Clearly, we have hit a bottleneck in the efforts to achieve rights for all. Theoretically, it may seem to be the right step to prioritise universal legal and moral norms through public dishonouring of the guilty, but in fact, rights prevail only when they become relevant to the needs of the local communities especially through addressing important concerns such as impunity for atrocities, predicaments of free speech in the age of social media, ingrained exploitations of women’s rights, and violence against the marginalised. As B.R. Ambedkar in 1949 explained, “…political democracy cannot last unless it lies at the base of its social democracy…. in politics we will have equality and in social and economic life we will have inequality... We must remove this contradiction at the earliest possible moment....”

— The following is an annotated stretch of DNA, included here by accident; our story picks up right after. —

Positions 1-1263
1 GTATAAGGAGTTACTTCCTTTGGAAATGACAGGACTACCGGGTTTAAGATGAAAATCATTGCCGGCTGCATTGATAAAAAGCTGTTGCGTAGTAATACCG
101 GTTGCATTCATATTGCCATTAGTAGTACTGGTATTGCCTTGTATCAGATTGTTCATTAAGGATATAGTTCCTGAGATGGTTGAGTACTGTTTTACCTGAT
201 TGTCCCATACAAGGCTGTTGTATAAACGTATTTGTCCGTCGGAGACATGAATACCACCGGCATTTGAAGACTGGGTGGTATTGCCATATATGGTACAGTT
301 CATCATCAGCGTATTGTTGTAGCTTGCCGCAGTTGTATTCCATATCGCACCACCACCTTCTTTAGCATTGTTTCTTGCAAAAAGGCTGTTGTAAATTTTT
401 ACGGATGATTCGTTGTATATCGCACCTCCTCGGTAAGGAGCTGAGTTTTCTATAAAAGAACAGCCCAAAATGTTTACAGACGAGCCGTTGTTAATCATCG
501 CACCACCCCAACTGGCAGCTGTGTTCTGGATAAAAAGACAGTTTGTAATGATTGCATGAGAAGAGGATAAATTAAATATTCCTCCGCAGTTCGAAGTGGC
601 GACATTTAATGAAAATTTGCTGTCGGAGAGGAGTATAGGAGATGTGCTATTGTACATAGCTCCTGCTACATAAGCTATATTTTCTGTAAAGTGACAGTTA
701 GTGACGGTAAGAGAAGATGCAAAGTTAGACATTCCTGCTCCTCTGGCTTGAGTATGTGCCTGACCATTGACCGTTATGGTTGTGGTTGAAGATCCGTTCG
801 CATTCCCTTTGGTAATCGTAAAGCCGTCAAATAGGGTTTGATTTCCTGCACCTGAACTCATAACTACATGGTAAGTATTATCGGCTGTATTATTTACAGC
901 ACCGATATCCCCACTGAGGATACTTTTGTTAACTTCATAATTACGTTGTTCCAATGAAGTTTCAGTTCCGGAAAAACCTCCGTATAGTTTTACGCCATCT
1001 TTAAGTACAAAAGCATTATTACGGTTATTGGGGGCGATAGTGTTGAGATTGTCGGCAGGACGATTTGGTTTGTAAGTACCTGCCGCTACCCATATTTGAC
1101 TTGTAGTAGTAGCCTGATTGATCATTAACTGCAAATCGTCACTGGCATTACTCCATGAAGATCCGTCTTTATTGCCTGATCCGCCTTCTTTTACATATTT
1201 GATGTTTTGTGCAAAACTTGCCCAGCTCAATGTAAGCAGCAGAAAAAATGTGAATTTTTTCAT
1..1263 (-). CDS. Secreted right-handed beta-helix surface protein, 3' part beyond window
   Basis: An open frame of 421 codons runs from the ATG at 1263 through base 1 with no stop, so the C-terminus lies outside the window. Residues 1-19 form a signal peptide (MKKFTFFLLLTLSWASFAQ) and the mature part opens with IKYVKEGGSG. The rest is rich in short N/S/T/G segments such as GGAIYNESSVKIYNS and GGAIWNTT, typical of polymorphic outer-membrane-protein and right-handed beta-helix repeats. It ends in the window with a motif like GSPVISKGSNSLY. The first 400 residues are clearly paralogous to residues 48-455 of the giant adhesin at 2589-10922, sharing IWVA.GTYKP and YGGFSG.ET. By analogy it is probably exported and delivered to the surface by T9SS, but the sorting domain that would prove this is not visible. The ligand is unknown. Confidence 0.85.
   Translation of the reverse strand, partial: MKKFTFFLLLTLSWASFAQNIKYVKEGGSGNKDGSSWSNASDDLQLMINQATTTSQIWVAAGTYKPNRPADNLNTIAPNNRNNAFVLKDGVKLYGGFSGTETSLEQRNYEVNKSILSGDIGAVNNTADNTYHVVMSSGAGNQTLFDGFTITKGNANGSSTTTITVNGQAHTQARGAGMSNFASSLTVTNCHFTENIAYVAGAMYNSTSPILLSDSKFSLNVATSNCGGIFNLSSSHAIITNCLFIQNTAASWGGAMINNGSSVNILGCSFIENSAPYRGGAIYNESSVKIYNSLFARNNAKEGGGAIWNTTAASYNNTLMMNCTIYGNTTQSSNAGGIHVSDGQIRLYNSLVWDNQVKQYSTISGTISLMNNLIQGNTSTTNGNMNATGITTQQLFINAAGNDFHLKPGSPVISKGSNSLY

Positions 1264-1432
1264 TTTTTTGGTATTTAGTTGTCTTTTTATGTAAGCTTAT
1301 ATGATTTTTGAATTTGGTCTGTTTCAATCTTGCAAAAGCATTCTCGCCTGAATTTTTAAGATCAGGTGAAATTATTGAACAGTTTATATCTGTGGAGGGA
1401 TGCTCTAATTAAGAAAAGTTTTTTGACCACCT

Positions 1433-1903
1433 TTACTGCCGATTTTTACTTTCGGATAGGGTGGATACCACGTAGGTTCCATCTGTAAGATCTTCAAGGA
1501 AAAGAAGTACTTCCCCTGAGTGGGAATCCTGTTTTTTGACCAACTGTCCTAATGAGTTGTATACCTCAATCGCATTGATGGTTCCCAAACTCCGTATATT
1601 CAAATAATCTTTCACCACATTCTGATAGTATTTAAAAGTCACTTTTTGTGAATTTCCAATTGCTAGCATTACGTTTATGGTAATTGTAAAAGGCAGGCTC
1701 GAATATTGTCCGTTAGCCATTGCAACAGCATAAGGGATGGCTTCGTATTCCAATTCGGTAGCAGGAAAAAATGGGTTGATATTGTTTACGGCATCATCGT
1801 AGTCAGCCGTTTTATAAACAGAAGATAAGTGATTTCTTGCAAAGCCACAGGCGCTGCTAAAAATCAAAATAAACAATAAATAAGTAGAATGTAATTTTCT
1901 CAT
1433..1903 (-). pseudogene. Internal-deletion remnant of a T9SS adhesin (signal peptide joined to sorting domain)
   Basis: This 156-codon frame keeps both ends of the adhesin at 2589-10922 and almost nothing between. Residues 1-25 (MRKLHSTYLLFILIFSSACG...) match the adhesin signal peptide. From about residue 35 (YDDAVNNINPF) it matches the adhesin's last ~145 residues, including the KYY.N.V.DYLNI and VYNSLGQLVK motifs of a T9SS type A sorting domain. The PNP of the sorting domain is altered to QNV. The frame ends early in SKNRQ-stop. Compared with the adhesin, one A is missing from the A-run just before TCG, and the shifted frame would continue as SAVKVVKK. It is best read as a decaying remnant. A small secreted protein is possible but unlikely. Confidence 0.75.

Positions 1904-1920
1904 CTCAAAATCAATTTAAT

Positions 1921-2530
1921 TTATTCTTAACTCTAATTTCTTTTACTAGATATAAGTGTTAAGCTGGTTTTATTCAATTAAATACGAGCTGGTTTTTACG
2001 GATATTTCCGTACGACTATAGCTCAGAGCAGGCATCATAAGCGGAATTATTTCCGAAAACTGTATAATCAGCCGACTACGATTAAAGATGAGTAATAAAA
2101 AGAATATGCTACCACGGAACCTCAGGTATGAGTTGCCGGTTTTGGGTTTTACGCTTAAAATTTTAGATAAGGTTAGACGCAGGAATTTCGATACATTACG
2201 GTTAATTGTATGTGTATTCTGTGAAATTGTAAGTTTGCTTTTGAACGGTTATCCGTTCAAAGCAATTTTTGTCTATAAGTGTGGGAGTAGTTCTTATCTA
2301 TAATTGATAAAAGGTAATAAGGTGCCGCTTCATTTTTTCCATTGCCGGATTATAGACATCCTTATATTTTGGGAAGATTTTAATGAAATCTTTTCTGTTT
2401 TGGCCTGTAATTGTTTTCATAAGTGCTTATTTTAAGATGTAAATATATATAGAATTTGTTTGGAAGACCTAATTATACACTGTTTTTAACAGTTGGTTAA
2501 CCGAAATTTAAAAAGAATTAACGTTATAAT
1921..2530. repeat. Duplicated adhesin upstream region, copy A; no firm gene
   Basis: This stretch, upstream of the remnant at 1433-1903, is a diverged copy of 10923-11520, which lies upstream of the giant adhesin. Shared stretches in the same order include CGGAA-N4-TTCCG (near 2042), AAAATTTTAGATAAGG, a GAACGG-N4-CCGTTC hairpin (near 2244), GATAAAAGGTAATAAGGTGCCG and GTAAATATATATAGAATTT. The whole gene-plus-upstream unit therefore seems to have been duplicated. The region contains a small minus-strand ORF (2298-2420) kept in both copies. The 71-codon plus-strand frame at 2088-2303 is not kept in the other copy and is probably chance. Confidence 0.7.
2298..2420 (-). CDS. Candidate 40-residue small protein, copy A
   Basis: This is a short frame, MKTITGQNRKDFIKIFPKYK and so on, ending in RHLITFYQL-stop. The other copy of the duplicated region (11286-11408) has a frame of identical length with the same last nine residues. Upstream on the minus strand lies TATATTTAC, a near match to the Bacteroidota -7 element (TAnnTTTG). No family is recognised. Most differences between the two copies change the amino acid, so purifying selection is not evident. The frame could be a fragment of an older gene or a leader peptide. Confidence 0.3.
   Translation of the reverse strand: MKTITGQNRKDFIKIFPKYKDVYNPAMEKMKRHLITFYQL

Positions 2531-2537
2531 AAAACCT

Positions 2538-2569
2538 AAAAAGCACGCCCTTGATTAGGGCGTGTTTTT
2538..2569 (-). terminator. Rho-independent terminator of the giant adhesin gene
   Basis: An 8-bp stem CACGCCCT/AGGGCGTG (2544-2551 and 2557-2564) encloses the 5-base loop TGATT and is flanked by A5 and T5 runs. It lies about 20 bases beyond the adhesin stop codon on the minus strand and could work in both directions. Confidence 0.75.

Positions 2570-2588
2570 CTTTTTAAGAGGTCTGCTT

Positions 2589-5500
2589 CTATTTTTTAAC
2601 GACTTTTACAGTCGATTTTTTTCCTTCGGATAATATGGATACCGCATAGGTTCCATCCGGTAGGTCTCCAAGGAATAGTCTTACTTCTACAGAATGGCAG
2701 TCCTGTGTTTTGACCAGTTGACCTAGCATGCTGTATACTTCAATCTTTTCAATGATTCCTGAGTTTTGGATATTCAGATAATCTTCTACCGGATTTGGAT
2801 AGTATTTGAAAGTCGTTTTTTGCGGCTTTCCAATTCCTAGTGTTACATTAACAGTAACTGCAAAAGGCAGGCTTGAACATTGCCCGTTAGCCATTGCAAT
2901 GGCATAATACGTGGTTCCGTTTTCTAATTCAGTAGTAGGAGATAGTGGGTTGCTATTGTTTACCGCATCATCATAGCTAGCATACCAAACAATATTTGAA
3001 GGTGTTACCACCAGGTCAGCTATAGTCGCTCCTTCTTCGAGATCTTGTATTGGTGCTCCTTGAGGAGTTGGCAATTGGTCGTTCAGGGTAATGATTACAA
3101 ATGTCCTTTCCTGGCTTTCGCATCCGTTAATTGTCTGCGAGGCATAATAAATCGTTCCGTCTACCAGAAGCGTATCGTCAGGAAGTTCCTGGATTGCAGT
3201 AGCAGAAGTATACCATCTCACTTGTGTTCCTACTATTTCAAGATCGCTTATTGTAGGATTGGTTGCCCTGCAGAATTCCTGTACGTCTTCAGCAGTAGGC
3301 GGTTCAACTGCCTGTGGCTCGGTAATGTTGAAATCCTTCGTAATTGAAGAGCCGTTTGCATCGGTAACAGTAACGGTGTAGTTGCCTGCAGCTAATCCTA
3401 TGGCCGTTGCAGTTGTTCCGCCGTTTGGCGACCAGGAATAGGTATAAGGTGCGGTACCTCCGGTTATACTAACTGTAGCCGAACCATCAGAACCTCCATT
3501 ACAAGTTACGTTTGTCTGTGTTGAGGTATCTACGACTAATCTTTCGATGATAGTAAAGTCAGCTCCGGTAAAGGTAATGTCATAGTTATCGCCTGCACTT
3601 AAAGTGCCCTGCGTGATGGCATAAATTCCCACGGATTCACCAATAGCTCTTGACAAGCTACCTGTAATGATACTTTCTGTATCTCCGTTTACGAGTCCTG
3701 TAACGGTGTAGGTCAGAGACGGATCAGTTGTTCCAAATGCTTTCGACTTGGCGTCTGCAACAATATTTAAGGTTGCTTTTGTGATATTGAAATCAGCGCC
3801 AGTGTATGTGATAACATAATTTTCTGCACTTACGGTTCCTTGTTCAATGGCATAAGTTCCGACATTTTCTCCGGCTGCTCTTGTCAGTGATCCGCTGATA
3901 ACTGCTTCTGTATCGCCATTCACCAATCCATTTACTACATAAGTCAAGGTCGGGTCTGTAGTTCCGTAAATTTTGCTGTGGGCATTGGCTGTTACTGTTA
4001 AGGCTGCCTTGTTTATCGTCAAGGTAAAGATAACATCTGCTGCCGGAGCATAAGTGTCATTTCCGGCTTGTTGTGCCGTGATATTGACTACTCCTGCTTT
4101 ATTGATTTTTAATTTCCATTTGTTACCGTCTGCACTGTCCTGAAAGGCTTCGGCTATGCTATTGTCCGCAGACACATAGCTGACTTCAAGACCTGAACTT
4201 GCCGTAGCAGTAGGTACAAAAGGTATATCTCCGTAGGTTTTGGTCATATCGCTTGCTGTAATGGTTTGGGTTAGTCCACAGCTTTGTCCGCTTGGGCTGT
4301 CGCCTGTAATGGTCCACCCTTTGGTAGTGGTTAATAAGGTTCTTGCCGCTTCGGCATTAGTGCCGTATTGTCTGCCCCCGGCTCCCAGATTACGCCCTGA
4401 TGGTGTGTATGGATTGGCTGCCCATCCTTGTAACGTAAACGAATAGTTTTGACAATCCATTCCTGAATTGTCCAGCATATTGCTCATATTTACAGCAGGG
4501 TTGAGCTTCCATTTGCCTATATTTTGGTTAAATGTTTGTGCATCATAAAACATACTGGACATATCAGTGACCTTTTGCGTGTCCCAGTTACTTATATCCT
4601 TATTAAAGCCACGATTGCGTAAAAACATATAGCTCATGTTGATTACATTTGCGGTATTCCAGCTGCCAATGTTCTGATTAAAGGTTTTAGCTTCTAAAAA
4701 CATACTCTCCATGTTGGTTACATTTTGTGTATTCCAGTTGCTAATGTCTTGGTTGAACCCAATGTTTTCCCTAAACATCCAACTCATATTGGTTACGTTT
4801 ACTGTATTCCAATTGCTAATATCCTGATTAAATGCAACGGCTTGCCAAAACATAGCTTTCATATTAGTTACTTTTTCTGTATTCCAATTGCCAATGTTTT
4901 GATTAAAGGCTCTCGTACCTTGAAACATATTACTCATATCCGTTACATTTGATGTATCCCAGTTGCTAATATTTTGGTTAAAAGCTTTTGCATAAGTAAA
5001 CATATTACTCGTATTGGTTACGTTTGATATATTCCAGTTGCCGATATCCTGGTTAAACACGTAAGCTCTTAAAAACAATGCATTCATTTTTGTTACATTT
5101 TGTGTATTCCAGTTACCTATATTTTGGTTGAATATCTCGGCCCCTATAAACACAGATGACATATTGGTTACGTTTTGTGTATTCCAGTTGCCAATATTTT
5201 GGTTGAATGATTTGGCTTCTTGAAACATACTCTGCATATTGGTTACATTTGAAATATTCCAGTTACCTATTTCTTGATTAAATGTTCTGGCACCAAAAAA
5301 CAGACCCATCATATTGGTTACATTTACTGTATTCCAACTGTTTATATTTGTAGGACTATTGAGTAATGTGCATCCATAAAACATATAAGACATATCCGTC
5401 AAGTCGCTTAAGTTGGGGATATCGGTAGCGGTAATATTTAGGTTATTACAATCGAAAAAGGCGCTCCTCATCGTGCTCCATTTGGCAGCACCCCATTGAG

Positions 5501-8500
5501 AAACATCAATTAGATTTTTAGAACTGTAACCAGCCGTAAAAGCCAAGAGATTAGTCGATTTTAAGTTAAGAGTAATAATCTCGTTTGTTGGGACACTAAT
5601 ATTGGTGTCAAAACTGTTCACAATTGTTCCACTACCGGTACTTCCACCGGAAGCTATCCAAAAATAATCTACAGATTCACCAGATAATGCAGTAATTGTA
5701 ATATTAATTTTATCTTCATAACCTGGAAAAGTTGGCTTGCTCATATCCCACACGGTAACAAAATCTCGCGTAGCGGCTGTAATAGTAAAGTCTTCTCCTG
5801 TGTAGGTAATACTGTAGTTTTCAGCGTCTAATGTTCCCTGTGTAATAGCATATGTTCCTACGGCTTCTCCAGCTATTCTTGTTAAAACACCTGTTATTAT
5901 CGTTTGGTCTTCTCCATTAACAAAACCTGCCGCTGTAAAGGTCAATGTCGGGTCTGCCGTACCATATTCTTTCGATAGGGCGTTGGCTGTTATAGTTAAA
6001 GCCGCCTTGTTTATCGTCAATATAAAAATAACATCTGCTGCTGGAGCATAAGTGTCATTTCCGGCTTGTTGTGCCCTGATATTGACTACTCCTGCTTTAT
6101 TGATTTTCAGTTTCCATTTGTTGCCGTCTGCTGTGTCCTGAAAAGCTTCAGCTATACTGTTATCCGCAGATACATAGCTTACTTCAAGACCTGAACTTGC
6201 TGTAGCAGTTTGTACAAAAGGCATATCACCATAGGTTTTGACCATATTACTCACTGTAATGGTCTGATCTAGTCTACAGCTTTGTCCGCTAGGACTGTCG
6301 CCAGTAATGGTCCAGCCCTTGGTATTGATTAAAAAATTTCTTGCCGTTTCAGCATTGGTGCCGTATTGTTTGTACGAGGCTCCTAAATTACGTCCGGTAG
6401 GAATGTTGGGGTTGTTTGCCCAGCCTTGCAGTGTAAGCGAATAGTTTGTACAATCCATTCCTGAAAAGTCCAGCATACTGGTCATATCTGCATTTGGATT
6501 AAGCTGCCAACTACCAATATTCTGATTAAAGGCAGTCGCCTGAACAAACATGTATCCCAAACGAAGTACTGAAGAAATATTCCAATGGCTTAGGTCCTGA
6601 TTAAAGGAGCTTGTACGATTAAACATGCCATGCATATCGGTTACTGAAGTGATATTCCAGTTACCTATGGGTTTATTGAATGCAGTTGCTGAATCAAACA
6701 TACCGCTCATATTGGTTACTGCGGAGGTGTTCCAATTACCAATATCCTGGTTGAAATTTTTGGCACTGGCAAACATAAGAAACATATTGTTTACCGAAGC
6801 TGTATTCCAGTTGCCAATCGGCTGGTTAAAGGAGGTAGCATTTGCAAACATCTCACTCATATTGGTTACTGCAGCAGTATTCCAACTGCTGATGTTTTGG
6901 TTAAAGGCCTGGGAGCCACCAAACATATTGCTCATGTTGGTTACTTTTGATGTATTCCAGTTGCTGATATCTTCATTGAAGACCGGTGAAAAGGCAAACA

Global transformist thought in the areas of social justice, universal human rights, rule of law, global anti-war movements and transnational amity remains an aspiration and a motivating dynamism behind all liberatory movements. The ruling elite must come to grips with the notion that “true ideas are imperishable and come back to life particularly at moments of their demise”, something that is so apparent, for example, in the birth of ‘radicality’ at the juncture of the demise of Marxism.